- The Science of Scent: How Hounds Smell | Understanding how hunting dogs use scent to track wild game
The Science of Scent: How Hounds Smell | Understanding how hunting dogs use scent to track wild game
By: Taylor Young, DVM for On Track Media Group
Photo By: On Track Media Group
“The coon’s right there!” I thought to myself as Belle ran right under the tree I’d seen eyes in; she was oblivious to its presence. “How can she not smell that?!” This was the final round of a full elimination competition coon hunt, and with the failure to tree that coon, my Blackmouth cur came in second for a National Kennel Club (NKC) Reserve World Champion title (yes, there were only nine dogs in the hunt, but it still counted to my 17-year-old self). Even if you know some of the science behind scenting like I do, it can still be baffling. Scenting is a complex activity with many variables and a basic understanding of how it works can make you a better hound hunter.
The Nose Knows
The canine olfactory system begins with the hound’s nose. The nose is specially formed to increase the turbulence of the air entering the airways, making it swirl around and contact the inside lining of the muzzle. The elongated muzzle of a hunting dog is filled with a curled system of cartilage covered by mucous membranes, allowing for much more surface area under the skin than is first apparent. These mucous membranes have somewhere around 200 million scent receptors (compared to a human’s 5 million), and are innervated by the olfactory nerve. The olfactory nerve connects to the olfactory lobe of the brain where scent is recognized and processed. Additionally, a dog has a vomeronasal organ situated just above their front teeth that allows additional scent differentiation. This organ has openings inside the mouth as well as the nasal cavity. The specialized anatomy of a dog’s nose allows scent to build up over time inside the nasal passages and is not immediately blown out while breathing through the nose.
How Hounds Use Scent to Hunt
What exactly is a dog smelling when they’re putting that nose to work? It’s theorized that it is pieces of the game animal left behind that are being detected. Skin cells that naturally fall off, hair, feces and urine, pheromones, and sweat may all play into the smell being recognized by the hound. On the ground, scent directly from glands in the feet, or cells that have settled on the ground can be captured in the dirt and debris where they are then stirred up as the dog sniffs them into his nostrils. A dog running with his head up is smelling these pieces caught up in moisture in the air or where the animal has brushed up against a tree or brush.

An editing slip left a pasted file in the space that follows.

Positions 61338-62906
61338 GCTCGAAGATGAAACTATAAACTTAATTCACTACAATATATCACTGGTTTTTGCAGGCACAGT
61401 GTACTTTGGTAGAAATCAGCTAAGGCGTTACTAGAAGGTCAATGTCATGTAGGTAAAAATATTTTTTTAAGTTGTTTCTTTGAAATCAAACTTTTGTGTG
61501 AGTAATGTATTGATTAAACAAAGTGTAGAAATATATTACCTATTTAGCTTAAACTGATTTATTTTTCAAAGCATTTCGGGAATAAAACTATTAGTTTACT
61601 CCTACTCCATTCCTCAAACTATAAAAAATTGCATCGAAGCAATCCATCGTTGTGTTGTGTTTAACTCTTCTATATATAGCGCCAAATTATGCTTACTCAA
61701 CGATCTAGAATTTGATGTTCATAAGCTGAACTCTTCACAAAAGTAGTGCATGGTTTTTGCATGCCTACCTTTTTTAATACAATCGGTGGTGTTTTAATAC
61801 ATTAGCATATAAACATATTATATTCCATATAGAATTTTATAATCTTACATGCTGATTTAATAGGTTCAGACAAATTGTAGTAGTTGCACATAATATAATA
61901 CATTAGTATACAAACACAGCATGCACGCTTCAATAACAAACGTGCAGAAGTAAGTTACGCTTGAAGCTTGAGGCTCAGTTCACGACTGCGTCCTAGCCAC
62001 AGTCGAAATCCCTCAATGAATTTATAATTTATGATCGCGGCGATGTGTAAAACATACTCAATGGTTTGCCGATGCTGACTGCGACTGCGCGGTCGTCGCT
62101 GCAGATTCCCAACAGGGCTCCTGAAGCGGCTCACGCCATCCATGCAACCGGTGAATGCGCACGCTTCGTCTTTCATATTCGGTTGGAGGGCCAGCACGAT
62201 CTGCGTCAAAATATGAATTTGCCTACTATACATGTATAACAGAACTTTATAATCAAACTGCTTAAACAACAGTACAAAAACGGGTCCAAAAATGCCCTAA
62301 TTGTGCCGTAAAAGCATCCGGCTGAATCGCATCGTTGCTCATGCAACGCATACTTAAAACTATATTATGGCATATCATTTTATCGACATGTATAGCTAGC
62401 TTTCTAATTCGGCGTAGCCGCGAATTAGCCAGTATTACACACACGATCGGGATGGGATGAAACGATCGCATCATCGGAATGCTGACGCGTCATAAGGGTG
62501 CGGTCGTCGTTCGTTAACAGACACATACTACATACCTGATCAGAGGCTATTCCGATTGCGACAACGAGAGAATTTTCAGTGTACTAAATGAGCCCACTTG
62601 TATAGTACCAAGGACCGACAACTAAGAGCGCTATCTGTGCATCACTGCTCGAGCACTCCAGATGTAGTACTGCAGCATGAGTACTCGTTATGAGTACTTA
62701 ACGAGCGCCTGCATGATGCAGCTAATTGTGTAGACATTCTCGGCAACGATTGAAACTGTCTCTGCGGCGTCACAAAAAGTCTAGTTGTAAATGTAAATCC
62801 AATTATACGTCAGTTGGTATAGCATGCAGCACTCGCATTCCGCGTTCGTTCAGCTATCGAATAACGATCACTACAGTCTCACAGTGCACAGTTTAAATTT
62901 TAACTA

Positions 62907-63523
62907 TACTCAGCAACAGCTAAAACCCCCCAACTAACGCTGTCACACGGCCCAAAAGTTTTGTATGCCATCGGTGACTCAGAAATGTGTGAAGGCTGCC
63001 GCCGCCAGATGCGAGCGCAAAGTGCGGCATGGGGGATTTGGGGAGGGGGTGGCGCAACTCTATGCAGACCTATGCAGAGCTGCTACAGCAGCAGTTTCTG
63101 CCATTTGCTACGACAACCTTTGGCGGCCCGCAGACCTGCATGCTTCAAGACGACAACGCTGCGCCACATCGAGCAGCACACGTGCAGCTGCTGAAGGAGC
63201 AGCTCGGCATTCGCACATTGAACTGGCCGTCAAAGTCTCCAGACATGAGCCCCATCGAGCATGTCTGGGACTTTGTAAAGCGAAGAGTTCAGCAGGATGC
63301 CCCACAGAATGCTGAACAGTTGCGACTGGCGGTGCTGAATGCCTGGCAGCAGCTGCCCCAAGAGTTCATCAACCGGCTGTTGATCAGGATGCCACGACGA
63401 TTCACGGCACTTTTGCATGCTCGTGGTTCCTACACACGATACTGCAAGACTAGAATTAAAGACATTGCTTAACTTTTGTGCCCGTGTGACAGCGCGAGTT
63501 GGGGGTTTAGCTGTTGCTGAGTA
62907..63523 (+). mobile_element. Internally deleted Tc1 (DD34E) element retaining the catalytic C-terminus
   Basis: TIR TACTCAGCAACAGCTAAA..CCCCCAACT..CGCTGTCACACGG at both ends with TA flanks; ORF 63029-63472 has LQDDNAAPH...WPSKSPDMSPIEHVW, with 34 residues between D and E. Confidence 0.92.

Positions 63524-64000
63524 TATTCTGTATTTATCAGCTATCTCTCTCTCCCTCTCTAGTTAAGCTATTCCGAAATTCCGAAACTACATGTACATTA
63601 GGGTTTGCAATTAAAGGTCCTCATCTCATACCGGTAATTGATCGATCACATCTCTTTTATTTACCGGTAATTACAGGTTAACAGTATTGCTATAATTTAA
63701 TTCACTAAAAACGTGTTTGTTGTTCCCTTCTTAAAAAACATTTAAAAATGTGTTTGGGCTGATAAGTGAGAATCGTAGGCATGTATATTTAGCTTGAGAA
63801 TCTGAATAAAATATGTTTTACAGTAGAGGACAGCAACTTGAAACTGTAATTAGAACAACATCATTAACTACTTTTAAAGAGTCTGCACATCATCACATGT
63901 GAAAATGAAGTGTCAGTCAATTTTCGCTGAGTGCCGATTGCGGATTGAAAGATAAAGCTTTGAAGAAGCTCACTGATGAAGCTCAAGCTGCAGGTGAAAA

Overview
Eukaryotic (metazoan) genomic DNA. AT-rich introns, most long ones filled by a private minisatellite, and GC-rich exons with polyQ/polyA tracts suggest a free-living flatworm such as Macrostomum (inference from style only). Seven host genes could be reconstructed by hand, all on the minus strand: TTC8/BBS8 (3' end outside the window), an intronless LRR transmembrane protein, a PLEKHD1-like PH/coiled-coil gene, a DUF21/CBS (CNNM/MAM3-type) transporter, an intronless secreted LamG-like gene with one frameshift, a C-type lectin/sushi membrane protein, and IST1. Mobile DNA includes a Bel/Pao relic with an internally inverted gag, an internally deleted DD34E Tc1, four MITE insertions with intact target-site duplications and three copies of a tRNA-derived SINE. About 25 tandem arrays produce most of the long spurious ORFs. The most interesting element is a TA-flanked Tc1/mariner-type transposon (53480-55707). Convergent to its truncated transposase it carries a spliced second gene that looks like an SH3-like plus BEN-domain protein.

If you’ve ever watched a hound put his nose into the air for scent, you’ve seen the short, sharp intakes of air through his nose. As opposed to simply breathing through the nose, sniffing is an intentional activity that accumulates scent-rich molecules of air into the nasal passages. As the air passes through the nasal cavity, scent molecules attach to the moist surface of the mucous membranes, which bind to the scent receptors. This creates a signal in the nerve that travels to the brain, where the scent is then discerned. All of this happens within a split second! The strength of a smell is dependent upon many factors, but a hound is able to discern the direction of a track by the presence of more scent molecules (and therefore a “stronger” scent) in one direction versus the other.
Not only is there an anatomical and physiological component to scent, but also a behavioral one. Scent hounds like a beagle or coonhound are hardwired to put their nose into the dirt and follow it. A cur or feist, though, will usually rely more on scent drifting in the air, running with their nose up off the ground. Some dogs will even smell a scent drifting down from an animal who’s been sitting in a tree for a while (known as a “layup”).
Why is it, for example, that the average cur won’t follow that 12-hour-old bear track, even though the hound will; is it because he can’t smell it, or because he doesn’t have the desire to chase that scent? More likely the latter, as the breeding programs and what they have been selected for has been so different over time.
What Conditions Affect Scent?
Though the dog’s ability is very important, the environment plays a large role in scenting. Moisture is thought to be the most important factor influencing scenting conditions while hunting. Rain, snow, humidity, or the lack of these can all play into scenting. Moisture helps scent to stay around longer, preventing it from drying out and fading away. This is why a dry-ground lion dog is such an impressive dog to watch and why those hound hunters in colder regions wait for snow. Other factors such as temperature and wind also influence scenting conditions on a daily basis.
There’s still much we don’t know about scenting, but the things we know through experience and observation are enough to leave me in awe of how it all comes together. It seems like magic when that dog follows a trail to a tree with game sitting in it. I know it still gets me excited, and I hope it does for you, too!
To learn more about the health and wellness of your hound, cur, or feist dog, be sure to follow Dr. Taylor Young (@treedogdoc) on social media.